“Saab is a brilliant business deal,” Lars Carlström, Antonov’s Swedish spokesperson, told news agency TT.
Carlström is surprised that other potential backers haven’t realised this. According to him, it is a myth that Saab isn’t making any money.
“Saab was very integrated into General Motors and a lot of the profits went straight into their production,” Carlström said to news agency TT.
But now the future is bright for Saab and the Antonov group wants a large share.
“In 2008 Saab sold 133,000 cars with a ten-year-old model. Today, there are three new models and all are not even released on the market. It should be possible to sell a 100,000 cars now, reaching 130,000 in a year or two,” Carlström told TT.
Meanwhile, the Swedish National Debt Office (Riksgälden) has been advised to investigate the Russian financier at the request of Sweden’s enterprise ministry.
“I don’t know when it will be completed, but these kind of investigations must be allowed to take their time,” Håkan Lind, head of information at the ministry for enterprise, told Sveriges Radio (SR).
According to SR, an investigation into Antonov’s past was initiated as soon as the sale to Spyker was on the agenda.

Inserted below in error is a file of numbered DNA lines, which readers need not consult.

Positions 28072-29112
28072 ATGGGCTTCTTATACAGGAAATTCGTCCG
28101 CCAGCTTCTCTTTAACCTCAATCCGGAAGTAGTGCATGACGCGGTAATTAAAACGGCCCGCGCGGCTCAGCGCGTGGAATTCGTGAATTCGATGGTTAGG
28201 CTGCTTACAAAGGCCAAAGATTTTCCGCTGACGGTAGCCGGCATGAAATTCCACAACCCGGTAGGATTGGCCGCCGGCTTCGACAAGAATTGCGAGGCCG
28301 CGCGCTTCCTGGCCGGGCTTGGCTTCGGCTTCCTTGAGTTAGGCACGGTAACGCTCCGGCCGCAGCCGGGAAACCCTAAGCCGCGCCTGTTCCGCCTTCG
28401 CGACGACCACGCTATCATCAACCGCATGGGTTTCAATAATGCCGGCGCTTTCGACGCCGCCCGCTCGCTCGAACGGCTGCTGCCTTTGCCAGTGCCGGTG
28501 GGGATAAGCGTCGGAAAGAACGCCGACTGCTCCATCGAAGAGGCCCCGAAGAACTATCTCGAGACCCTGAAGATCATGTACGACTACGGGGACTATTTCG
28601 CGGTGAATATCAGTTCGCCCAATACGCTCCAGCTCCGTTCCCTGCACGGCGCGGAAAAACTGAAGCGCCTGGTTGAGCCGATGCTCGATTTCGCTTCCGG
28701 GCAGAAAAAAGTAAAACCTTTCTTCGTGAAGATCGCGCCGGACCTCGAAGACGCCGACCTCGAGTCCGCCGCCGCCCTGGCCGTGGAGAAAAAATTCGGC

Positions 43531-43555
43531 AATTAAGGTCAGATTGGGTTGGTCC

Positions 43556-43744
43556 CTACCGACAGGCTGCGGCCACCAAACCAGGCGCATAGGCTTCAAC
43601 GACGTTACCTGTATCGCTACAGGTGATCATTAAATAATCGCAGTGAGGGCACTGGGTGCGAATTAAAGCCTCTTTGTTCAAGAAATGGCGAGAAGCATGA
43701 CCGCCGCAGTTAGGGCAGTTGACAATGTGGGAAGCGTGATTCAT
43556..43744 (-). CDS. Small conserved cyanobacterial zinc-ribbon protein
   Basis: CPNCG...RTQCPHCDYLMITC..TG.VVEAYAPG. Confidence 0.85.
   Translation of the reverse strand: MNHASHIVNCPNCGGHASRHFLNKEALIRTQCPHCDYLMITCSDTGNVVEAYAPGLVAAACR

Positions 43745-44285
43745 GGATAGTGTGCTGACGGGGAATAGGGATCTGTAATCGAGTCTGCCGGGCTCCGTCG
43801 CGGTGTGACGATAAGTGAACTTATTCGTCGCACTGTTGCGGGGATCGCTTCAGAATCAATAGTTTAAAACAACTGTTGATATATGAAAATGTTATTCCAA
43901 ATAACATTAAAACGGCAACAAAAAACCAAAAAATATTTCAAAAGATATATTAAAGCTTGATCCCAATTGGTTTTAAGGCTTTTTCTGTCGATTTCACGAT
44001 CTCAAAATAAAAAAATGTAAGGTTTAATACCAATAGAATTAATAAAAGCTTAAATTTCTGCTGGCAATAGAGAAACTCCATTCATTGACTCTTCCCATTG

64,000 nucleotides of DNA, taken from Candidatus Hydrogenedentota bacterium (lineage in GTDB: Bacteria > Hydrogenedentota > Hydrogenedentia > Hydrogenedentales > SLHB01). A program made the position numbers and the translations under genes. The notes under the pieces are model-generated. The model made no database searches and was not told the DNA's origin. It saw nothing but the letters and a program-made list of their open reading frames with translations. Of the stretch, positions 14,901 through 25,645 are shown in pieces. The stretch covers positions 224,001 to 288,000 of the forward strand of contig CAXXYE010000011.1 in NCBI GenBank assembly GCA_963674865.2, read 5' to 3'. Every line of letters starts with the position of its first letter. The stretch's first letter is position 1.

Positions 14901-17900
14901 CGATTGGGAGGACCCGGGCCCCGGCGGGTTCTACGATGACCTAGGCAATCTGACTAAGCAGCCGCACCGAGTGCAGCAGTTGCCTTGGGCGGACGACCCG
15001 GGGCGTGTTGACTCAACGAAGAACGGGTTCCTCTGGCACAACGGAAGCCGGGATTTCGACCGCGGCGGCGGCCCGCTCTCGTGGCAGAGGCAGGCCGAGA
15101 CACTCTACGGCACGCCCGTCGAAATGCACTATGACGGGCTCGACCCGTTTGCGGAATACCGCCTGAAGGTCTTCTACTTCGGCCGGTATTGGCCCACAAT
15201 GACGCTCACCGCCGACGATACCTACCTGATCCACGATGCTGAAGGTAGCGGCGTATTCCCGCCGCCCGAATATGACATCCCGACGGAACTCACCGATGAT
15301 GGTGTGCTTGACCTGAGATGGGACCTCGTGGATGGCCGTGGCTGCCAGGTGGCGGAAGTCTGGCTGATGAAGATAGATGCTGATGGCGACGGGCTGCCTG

Antonov was then a part owner but was forced out by GM, and the investigation was interrupted.
Behind the investigation were rumours that Antonov had connections to the Russian mafia, but no evidence has been found to confirm these reports.
In the mean time the Saab’s factory in western Sweden remains idle.
According to SR the employees were told on Thursday morning to not bother showing up for work on Friday either.
On Thursday Antonov’s plans to become an owner of Saab appeared to be moving forward as the Debt Office announced it had received an agreement from Saab and a “foreign party” thought to be Antonov.
According to debt office head Bo Lundgren, it is now up to the Swedish government to decide how to proceed regarding potential changes to Saab’s ownership.